NEW YORK — Television news' royalty will fly in to meet Barack Obama during this week's overseas trip: CBS chief anchor Katie Couric in Jordan on Tuesday, ABC's Charles Gibson in Israel on Wednesday and NBC's Brian Williams in Germany on Thursday.
The anchor blessing defines the trip as a Major Event and _ much like a "Saturday Night Live" skit in February that depicted a press corps fawning over Obama _ raises anew the issue of fairness in campaign coverage.
The news media have devoted significantly more attention to the Democrat since Hillary Rodham Clinton suspended her campaign and left a two-person contest for the presidency between Obama and Republican John McCain, according to research conducted by the Project for Excellence in Journalism.
News executives say there are reasons for the disparity, such as the continuing story about whether Clinton's and Obama's supporters can reconcile. They even partly blame McCain. By criticizing Obama for a lack of foreign policy experience, McCain raised the stakes for Obama's trip, "especially if he winds up going into two war zones," said Paul Friedman, senior vice president of CBS News.
Obama has traveled to Afghanistan and is expected to go to Iraq. He is also scheduled to visit Jordan, Israel, Germany, France and England. Network anchors stayed home during McCain's recent foreign excursions.
"The question really needs to be posed: Is this type of coverage fair?" said Rep. Eric Cantor, R-Va. "This is nothing but a political stunt."
Talk show host Rush Limbaugh said none of this should be a surprise.
"My prediction is that the coverage of Obama on this trip will be oriented toward countering the notion he has no idea what he is talking about on foreign policy and defense issues and instead will prop him up as a qualified statesman," Limbaugh told The Associated Press. "McCain, on the other hand, is a known quantity on these issues and his position does not excite nor fit the mainstream media's narrative on Iraq and Afghanistan, so they simply ignore it and him."
Along with newsworthiness, the question of fairness was discussed within ABC News before it was agreed Gibson would travel, said Jon Banner, executive producer of "World News." Also, if one network anchor decides to hit the road for a big event, chances are the others will follow.
"We have already been in discussions with the McCain campaign to try to afford them the same or a similar opportunity," Banner said. "We have gone to great lengths to be fair and provide equal time to both campaigns."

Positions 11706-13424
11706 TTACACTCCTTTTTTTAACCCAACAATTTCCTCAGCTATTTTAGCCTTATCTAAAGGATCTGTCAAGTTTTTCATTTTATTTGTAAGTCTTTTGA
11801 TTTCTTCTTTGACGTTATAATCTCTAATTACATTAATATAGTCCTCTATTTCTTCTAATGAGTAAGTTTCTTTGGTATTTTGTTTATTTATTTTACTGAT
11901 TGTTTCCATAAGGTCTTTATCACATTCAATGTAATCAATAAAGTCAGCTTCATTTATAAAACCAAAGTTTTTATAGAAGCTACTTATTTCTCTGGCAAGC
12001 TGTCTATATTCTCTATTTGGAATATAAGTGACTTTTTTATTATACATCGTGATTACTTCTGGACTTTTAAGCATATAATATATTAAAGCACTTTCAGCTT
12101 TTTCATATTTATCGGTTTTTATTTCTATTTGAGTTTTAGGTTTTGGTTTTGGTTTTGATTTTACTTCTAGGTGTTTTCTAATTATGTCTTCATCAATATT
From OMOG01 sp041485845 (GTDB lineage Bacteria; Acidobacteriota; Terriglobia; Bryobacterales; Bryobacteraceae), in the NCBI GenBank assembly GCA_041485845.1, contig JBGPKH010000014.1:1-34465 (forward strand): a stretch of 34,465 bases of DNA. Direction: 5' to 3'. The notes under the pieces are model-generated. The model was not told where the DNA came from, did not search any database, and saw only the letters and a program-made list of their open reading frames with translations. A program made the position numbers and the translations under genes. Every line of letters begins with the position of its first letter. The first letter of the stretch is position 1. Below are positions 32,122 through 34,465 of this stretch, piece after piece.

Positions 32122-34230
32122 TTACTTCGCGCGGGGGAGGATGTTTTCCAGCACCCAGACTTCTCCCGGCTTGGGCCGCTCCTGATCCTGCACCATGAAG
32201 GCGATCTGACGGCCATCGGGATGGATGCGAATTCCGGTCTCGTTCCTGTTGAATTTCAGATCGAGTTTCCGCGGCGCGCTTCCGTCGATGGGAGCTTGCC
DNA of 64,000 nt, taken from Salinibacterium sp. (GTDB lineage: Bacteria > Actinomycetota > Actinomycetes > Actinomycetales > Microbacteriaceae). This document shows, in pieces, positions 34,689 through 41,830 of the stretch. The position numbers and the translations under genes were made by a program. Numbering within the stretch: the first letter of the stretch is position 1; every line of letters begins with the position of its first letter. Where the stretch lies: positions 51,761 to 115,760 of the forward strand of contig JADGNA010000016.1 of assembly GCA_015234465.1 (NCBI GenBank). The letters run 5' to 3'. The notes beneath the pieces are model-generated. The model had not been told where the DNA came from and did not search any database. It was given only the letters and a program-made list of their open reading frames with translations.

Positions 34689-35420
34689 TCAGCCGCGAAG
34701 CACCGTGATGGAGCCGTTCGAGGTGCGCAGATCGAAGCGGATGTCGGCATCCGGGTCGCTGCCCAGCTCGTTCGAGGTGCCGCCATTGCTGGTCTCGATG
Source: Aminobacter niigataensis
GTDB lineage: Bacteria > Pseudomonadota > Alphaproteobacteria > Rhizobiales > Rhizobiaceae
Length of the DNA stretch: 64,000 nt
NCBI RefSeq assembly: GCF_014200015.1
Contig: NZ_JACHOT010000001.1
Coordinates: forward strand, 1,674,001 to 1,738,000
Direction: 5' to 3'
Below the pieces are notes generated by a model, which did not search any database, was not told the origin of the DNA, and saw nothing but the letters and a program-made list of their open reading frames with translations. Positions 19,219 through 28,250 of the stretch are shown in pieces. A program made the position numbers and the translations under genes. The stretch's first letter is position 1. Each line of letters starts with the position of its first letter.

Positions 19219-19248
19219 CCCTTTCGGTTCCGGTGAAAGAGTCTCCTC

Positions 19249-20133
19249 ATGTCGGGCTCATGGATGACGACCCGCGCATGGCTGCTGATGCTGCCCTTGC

Shortly after Obama clinched the Democratic nomination, Gibson flew to Miami for a McCain interview, he said.
For each of the weeks between June 9 and July 13, Obama had a much more significant media presence. The Project for Excellence in Journalism evaluates more than 300 political stories each week in newspapers, magazines and television to measure whether each candidate is talked about in more than 25 percent of the stories.
Every week, Obama played an important role in more than two-thirds of the stories. For July 7-13, for example, Obama was a significant presence in 77 percent of the stories, while McCain was in 48 percent, the PEJ said.
Sure, there are some weeks Obama's going to make more news, said Tom Rosenstiel, the project's director.
But every week?
"No matter how understandable it is given the newness of the candidate and the historical nature of Obama's candidacy, in the end it's probably not fair to McCain," he said.
The Democrat has proven an attractive commodity; TV debates involving Democrats this campaign consistently drew more viewers than the Republicans. A Time magazine cover with Obama in 2006 was the second-best-selling of the year, and a Men's Vogue cover outsold every issue but the debut, according to circulation figures reported by Portfolio.com. Newsweek has done six covers with Obama over the past year, two with McCain. A Rolling Stone cover with Obama stopped just short of adding a halo.
If the attention gap continues, the campaign will essentially become a referendum on Obama, Rosenstiel said. While that may serve McCain's purpose _ it beats a referendum on President Bush _ it could leave the nation electing a president while the media are paying attention to someone else. Past press infatuations, like Howard Dean in 2004 and McCain in 2000, didn't turn into long-term affairs.
TV executives noted that Obama has courted attention, particularly for the overseas trip, more so than McCain. There's some danger involved, too. One Obama gaffe while overseas, or the appearance that he's not ready for an international spotlight, and the media's elite will be there to judge him, said Bob Zelnick, Boston University journalism professor.
Friedman cautioned against reading too much into things like PEJ's coverage index, noting that it's a long campaign. Yet it's an open question about whether Obama is simply a more interesting candidate at this point, partly because McCain has been on the scene longer.
While fairness is the goal, "what are we supposed to do, go gin up some story about McCain to get some rough equality of airtime?" he said. "I don't think so."
NBC News President Steve Capus said he finds it funny this is an issue, considering how much people have accused the press corps _ and still do _ of being too cozy with McCain. The Arizona senator had been a frequent guest of "Meet the Press."
"We're just trying to do our jobs," Capus said. "There's no question that there's great news value in Sen. Obama's trip overseas. That's why we are doing this."
Associated Press writer Ann Sanner contributed to this report.
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David Bauder can be reached at dbauder"at"ap.org.